When you glue it back down, suggest you put strps of wood on the deck that are 1" x 8' (this so flexable) and then put weights on top of the wood to weigh down the deck lid overnight as it cures.



Edited by MN3 on Sep 28, 2021 - 09:44 AM.
Time to learn fiberglass repair!

QuoteThis may be the right time to add some thicened epoxy to your bulkheads to siffen them up - they are know to come separated, esp in 6.0's


Yeah I noticed one on the port side was loose so I will give them a once over.

. . . this boat's going to be bomb proof after all these repairs icon_lol
dup



Edited by MN3 on Sep 28, 2021 - 12:11 PM.
jgregsTime to learn fiberglass repair!

QuoteThis may be the right time to add some thicened epoxy to your bulkheads to siffen them up - they are know to come separated, esp in 6.0's


Yeah I noticed one on the port side was loose so I will give them a once over.

. . . this boat's going to be bomb proof after all these repairs icon_lol



No fiberglass work in this thread (yet)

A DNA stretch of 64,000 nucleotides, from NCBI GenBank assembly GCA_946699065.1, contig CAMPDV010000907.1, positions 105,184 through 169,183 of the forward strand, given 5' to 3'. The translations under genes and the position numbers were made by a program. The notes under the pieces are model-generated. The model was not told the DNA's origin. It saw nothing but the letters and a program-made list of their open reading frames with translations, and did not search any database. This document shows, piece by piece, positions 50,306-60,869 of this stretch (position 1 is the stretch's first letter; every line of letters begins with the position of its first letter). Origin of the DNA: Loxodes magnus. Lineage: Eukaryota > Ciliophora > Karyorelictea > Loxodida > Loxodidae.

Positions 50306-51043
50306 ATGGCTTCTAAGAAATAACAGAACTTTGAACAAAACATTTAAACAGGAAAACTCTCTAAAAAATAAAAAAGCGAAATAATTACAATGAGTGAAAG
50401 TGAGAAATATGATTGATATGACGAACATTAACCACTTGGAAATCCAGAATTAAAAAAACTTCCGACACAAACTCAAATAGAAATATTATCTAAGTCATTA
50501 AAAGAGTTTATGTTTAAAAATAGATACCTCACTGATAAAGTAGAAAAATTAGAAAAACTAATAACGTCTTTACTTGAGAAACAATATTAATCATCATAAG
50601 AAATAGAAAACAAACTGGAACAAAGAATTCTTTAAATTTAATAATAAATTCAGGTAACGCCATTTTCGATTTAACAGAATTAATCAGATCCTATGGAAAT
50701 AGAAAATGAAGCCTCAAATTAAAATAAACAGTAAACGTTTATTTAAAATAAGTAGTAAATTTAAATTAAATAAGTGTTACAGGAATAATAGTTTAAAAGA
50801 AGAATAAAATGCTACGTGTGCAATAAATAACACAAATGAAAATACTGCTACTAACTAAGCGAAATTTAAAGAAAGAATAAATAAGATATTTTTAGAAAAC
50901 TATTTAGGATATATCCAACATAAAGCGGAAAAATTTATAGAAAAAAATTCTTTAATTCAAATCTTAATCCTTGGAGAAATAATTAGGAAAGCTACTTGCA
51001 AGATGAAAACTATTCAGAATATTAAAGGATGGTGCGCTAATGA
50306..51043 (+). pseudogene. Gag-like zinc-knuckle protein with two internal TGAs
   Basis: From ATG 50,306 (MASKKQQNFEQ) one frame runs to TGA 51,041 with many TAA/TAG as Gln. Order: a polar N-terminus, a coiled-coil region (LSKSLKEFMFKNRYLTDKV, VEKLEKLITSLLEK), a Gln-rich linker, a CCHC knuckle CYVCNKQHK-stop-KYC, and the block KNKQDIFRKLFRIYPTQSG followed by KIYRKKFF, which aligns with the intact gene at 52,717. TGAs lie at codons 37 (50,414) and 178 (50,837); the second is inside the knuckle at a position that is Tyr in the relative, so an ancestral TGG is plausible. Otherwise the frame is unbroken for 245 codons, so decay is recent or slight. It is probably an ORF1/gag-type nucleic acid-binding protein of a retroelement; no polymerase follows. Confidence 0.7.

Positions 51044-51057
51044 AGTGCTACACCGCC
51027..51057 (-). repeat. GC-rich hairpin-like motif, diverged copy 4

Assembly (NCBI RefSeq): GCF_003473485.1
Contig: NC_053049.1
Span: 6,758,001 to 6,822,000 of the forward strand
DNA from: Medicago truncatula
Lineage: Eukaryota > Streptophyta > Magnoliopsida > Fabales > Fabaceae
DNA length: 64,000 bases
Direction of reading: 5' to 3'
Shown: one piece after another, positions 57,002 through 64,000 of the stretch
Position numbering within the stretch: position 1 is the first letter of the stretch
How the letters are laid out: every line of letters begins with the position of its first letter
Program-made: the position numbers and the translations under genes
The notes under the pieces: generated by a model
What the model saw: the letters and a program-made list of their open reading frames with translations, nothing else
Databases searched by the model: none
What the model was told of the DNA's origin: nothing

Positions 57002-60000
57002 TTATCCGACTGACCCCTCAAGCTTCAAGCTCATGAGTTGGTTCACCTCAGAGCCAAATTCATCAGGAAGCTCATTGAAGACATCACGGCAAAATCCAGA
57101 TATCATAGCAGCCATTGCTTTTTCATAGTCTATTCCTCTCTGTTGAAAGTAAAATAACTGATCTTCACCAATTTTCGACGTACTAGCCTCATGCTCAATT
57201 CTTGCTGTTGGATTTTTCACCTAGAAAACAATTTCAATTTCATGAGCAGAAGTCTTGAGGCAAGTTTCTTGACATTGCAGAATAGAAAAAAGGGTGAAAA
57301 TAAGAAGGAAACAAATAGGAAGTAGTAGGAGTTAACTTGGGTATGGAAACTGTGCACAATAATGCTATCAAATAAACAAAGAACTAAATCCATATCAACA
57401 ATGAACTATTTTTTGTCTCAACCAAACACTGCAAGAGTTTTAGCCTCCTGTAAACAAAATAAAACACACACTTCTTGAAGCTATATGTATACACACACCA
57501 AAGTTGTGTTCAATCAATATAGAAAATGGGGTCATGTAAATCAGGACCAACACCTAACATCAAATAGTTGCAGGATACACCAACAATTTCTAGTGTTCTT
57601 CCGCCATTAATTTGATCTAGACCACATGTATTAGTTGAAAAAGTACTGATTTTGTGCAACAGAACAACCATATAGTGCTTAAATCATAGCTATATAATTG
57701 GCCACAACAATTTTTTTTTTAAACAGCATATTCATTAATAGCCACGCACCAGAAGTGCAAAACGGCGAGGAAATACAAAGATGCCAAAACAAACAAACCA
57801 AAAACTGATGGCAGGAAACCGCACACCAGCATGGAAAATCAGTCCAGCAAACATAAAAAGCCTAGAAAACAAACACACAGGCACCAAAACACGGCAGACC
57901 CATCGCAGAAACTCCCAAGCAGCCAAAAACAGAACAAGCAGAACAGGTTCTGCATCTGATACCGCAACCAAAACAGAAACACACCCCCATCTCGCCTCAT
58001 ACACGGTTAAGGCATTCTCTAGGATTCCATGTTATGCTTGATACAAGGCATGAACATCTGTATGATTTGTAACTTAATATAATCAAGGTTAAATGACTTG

Just use that six10 product (thickened epoxy and catalyst in a tube with a mixing nozzle) - i recommend a power caulking gun (maybe worth renting) but a $4 one will work too

Read surface prep through Bonding with Fillets. pg 30-33. (actually read the entire thing if you have the time
https://www.westsystem.co…ads/User-Manual-2015.pdf

there are other epoxy products but this is a pretty simple and proven product -
QuoteGet hold of Yves Sansoucy, Mystere catamarans,

Pretty sure his son Yannick is running the show now -

see Yannick -Voile Sansoucy Owner https://voilesansoucy.com/a-propos/
also read the histroy
Quotehad to use a crowbar and sledge hammer to break into mine and it was ugly.

I would guess the glue did in-fact dry-up and get brittle and simply fail

Hmm, these mysteres are truly mysterious boats

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Dart 20
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QuoteHmm, these mysteres are truly mysterious boats


Great design, made to last until the manufacturer warranty expires - then explode
Would you use the six10 for stabalizing the bulkheads as well as re attaching the top panels?